“Science has to fight parochialism, and Nalanda was committed to doing that”
Science has to fight parochialism, and Nalanda University (which existed in Bihar during the early fifth century and the 12th century) was firmly committed to doing just that, according to Amartya Sen, Professor of Economics and Philosophy at Harvard University in the U.S. and chairman of the Interim Governing Board of Nalanda University.
Recalling that the university was “violently destroyed” in an Afghan attack led by Bakhtiyar Khilji in 1193, Prof. Sen, who addressed the Indian Science Congress at SRM University in Kattankulathur near here on Tuesday, said it was being re-established through an Asian initiative, involving India, China, Singapore, Japan and Thailand.
Delivering a talk on Nalanda and the pursuit of science, Prof. Sen, the recipient of the 1998 Nobel Prize in Economics, said Nalanda stood for the passion of propagating knowledge and understanding. This was one reason for its keenness to accept students from abroad. “If the seeking of evidence and vindication by critical arguments is part of the tradition of science, so is the commitment to move knowledge and understanding beyond the boundaries of locality.”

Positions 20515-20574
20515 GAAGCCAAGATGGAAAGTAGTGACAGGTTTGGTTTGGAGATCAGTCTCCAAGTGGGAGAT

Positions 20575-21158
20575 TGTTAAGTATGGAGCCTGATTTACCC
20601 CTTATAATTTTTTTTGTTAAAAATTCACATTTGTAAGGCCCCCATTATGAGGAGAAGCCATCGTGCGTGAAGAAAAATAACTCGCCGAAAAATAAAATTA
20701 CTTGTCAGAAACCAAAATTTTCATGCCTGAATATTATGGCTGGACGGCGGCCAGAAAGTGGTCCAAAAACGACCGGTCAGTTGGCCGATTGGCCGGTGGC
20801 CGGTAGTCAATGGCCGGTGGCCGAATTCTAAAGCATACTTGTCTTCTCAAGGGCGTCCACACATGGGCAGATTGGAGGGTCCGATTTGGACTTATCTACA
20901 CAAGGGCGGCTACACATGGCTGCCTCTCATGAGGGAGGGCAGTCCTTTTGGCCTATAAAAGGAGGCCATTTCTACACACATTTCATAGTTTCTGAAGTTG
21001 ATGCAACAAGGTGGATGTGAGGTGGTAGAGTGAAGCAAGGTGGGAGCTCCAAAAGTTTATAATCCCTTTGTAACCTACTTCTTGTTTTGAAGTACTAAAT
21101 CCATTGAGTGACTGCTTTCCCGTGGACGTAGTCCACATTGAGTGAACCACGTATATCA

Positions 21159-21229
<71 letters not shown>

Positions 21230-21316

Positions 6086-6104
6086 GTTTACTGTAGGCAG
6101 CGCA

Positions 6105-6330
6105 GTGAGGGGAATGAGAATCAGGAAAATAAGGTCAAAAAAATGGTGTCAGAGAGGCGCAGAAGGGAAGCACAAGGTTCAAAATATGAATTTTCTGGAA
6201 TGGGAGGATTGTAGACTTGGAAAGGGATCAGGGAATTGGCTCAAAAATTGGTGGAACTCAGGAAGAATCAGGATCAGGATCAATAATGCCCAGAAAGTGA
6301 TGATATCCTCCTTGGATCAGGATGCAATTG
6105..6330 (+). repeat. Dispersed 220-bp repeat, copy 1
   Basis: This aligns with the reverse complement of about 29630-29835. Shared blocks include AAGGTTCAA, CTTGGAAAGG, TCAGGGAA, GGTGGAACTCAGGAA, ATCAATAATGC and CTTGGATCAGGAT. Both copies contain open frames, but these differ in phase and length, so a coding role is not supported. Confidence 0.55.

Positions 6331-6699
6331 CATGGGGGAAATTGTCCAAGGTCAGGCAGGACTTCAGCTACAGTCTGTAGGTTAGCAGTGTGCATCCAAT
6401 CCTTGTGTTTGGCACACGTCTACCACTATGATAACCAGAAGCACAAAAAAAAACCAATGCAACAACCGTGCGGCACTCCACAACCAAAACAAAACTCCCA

Noting that Nalanda had attracted students from many countries, particularly China, Korea and Japan, he said there were students from Turkey too. It was a residential university and at its peak, it had 10,000 students, studying various subjects. “Incidentally, Nalanda is the only non-Chinese institution in which any Chinese scholar received higher education in the history of ancient China.”
Citing the accounts of Chinese chroniclers such as Xuangzang and Yi Jing, Prof. Sen said that among the subjects taught in Nalanda were medicine, public health, architecture and sculpture, in addition to religion, history, law and linguistics. Going by Indian accounts, logic was a subject taught and “my guess is that eventually, evidence would emerge on this part of the curriculum in Nalanda as well.”
Noting that the mixture of religion and science was by no means unique to Nalanda, he said the Buddhist foundation made much room for the pursuit of analytical and scientific subjects within the campus of Nalanda University.
The faculty and students in Nalanda loved to argue and very often, they held argumentative encounters. “There were plenty of organised argumentative matches going on in Nalanda and this too fits, in a very general way, into the scientific spirit that was present in Nalanda,” he added.